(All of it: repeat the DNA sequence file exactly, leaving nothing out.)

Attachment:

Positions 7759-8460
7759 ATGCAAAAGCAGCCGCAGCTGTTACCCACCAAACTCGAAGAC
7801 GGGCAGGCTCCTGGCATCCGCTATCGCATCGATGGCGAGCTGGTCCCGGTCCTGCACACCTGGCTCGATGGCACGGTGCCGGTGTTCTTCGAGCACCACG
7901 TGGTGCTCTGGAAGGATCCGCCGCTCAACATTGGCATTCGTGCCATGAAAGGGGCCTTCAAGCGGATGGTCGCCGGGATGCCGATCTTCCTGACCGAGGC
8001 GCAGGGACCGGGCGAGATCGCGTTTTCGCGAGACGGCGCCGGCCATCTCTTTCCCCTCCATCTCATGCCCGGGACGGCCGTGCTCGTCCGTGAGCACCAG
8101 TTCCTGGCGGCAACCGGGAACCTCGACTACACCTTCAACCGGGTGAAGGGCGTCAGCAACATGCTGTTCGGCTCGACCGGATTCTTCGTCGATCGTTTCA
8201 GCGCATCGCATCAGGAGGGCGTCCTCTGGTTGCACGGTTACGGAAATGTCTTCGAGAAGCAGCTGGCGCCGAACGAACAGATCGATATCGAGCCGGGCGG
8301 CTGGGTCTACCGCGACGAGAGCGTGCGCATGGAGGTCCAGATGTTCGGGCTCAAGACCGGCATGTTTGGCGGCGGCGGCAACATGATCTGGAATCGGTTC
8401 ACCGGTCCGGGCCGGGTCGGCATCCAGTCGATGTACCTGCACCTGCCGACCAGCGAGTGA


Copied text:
Positions 7759-8460
7759 ATGCAAAAGCAGCCGCAGCTGTTACCCACCAAACTCGAAGAC
7801 GGGCAGGCTCCTGGCATCCGCTATCGCATCGATGGCGAGCTGGTCCCGGTCCTGCACACCTGGCTCGATGGCACGGTGCCGGTGTTCTTCGAGCACCACG
7901 TGGTGCTCTGGAAGGATCCGCCGCTCAACATTGGCATTCGTGCCATGAAAGGGGCCTTCAAGCGGATGGTCGCCGGGATGCCGATCTTCCTGACCGAGGC
8001 GCAGGGACCGGGCGAGATCGCGTTTTCGCGAGACGGCGCCGGCCATCTCTTTCCCCTCCATCTCATGCCCGGGACGGCCGTGCTCGTCCGTGAGCACCAG
8101 TTCCTGGCGGCAACCGGGAACCTCGACTACACCTTCAACCGGGTGAAGGGCGTCAGCAACATGCTGTTCGGCTCGACCGGATTCTTCGTCGATCGTTTCA
8201 GCGCATCGCATCAGGAGGGCGTCCTCTGGTTGCACGGTTACGGAAATGTCTTCGAGAAGCAGCTGGCGCCGAACGAACAGATCGATATCGAGCCGGGCGG
8301 CTGGGTCTACCGCGACGAGAGCGTGCGCATGGAGGTCCAGATGTTCGGGCTCAAGACCGGCATGTTTGGCGGCGGCGGCAACATGATCTGGAATCGGTTC
8401 ACCGGTCCGGGCCGGGTCGGCATCCAGTCGATGTACCTGCACCTGCCGACCAGCGAGTGA